Life Expectancy of Superficial Siderosis Patients


It’s human nature to wonder How long will I live? When you’ve been diagnosed with a life-changing ultra-rare illness like superficial siderosis thoughts like this can consume you. Superficial Siderosis Life Expectancy, four words make it intensely personal. The early impressions I found online were dark; there is no cure, the damage is irreversible and fatal. The word fatal is a definite attention grabber.

The day we found out about superficial siderosis I read that one single sentence in a very early report and my heart dropped. Three Five years into this journey and we have first-hand insight with a much clearer understanding of the nature of this disease.

If you review the possible combination of symptoms that may assault you, it should become clear while you may suffer body and soul, none are life-threatening in an immediate sense. There is no doubt the toll on your body is punishing. The possibility of dementia is alarming, but in reality, only an extremely small percentage of our community will ever face this issue.

Symptoms will progress so slowly during the early years they make you crazy with frustration, but it does take time. Twenty-two years passed after Gary’s tumor removal before his symptoms progressed to the stage where he had to change his life radically.

There does seem to be a point of symptom acceleration. For us, the changes during the past three years have been intense. (To read about Garys’ current condition see Inescapable Realities) Slow progression eventually evolves in response to each patients’ free-iron load and location in their brain or spine. If you have a large wide-spread hemosiderin deposit the likelihood you will develop multiple serious superficial siderosis related health problems down the road is strong.

A lucky few will have their bleed repaired early so they have a chance to escape heavy hemosiderin build-up. Five years into this journey and the evidence is overwhelming; even if an active bleed is stopped damage will continue if hemosiderin deposits keep releasing toxic free-iron molecules into your cerebrospinal fluid. With only one feasible chelation therapy option available, whether due to cost or inability to tolerate the medication, not everyone will have an opportunity to remove the iron.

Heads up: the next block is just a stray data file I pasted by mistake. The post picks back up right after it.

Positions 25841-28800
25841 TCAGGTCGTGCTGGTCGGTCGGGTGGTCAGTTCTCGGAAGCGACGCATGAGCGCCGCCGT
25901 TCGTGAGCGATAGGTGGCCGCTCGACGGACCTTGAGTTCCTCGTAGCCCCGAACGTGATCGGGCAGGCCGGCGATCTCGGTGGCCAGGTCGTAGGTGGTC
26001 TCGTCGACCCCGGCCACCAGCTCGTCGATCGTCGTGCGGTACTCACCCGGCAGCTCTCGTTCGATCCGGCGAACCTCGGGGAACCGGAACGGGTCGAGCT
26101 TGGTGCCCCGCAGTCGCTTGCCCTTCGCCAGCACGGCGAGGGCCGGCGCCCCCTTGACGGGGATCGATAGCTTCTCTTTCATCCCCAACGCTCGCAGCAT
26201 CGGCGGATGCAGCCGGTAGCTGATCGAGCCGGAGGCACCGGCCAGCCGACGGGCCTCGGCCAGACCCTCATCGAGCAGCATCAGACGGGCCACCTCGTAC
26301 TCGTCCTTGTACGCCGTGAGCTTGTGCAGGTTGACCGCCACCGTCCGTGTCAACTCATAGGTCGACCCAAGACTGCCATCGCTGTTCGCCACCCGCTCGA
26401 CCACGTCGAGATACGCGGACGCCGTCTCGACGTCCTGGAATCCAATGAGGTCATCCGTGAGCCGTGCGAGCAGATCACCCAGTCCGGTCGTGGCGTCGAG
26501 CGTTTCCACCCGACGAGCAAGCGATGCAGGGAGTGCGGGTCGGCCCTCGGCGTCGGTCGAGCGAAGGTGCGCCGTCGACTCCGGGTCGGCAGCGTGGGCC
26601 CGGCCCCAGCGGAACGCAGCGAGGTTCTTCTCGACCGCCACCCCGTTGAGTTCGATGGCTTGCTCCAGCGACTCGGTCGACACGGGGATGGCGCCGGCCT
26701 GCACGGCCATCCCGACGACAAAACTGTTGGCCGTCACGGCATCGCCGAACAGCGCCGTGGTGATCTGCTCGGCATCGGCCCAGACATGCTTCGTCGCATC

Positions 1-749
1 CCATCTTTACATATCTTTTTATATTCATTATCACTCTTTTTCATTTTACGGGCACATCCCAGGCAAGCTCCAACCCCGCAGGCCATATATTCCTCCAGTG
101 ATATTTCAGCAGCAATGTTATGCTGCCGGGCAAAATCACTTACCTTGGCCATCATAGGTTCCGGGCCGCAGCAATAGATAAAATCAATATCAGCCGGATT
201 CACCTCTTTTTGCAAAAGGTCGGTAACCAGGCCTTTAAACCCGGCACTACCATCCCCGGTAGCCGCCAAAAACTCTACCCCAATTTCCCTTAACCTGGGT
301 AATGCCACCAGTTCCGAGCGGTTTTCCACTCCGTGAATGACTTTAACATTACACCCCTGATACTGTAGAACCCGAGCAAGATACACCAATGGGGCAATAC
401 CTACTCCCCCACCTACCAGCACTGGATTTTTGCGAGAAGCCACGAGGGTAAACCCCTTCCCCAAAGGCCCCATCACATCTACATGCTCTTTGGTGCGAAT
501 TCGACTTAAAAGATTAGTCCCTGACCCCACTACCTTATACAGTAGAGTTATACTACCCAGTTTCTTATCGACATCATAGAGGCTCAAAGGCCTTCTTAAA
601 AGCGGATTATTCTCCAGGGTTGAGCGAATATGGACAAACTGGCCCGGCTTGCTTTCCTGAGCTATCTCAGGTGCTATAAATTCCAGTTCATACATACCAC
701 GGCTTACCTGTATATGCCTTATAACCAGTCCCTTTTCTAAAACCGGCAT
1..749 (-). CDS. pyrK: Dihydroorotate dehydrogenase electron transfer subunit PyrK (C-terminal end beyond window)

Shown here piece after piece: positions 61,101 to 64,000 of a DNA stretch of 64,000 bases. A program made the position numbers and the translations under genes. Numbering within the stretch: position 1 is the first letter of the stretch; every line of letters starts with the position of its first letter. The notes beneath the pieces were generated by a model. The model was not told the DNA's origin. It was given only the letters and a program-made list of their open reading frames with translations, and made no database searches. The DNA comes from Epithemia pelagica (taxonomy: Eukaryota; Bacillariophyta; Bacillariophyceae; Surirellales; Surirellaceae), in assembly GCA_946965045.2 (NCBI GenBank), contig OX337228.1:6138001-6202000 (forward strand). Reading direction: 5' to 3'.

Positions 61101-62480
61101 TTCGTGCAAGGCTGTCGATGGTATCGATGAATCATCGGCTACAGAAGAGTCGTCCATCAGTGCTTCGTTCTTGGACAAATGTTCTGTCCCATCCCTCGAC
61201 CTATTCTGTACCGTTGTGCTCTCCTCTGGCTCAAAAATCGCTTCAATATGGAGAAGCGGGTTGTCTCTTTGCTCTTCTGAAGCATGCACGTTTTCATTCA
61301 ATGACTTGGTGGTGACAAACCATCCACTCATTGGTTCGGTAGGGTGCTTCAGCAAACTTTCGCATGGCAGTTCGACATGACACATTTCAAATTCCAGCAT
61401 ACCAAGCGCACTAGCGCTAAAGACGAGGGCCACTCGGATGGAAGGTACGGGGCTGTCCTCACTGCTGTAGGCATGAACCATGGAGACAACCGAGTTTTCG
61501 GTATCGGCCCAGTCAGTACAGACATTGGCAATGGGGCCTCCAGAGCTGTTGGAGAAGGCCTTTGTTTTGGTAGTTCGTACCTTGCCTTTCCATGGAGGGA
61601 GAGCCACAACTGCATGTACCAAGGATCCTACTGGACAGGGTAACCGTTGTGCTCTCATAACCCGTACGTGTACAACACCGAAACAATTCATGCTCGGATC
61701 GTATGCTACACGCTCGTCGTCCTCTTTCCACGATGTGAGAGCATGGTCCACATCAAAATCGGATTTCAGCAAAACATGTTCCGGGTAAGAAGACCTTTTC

This brings us back to the question Life Expectancy of Superficial Siderosis Patients? In 2015 this was the only answer Dr. Levy was able to give our community-

…does superficial siderosis lead to an early death? We don’t know the answer to that. We don’t know if superficial siderosis causes earlier mortality. The reason we don’t know that is because we haven’t studied enough patients over time to be able to see that.

– Dr. Michael Levy 2015, SS Webinar

Four years have now passed with time spent observing multiple patients. Dr. Levy offered us an updated opinion during his 2019 Superficial Siderosis Presentation to the SSRA.

I always get this question, so I really just want to address it right now, which is, does Superficial Siderosis lead to early death? The answer is probably not. We don’t see an early mortality directly related to the superficial siderosis, but it is profoundly disabling. Patients do end up completely deaf sometimes, and they can be disabled to the point that they’re in a wheelchair, all day long even. If you consider those circumstances, which increase the chance of blood clots and that really increase the ability to live a full life, then, yes, superficial siderosis is not a friendly, easy, mild disease. This is one of those difficult conditions that’s hard to live with. While it may not cause an early death, it certainly makes life very difficult to live.

Dr. Michael Levy, December 2019

Gary has learned first-hand just how disabling this disease can become. We see it every time we read an update from fellow patients whose journey we’ve followed along with these past years. Depression and hopelessness are the true enemies. Constant pain, feelings of isolation, and loss of independence are constant reminders of what this disease will bring to the unlucky few, the one in three million diagnosed with superficial siderosis.

First published December 2017 Updated December 2019

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  1. ....Terry Sweetland

    There is a drug called DEFERIPRONE Has anyone worked with it or used it and how are you doing so far?

    • Hi Terry, We have personal experience with Deferiprone. Gary has been taking it for chelation five years now. It was holding his iron build-up and his progression flat-lined for a few years, but he has been put on blood thinners for life now so new, more substantial deposits are building again. The deferiprone is being overwhelmed until he can get his active bleed repaired.

  2. Thank you for all the information and wishing you a Happy and Peaceful 2018.

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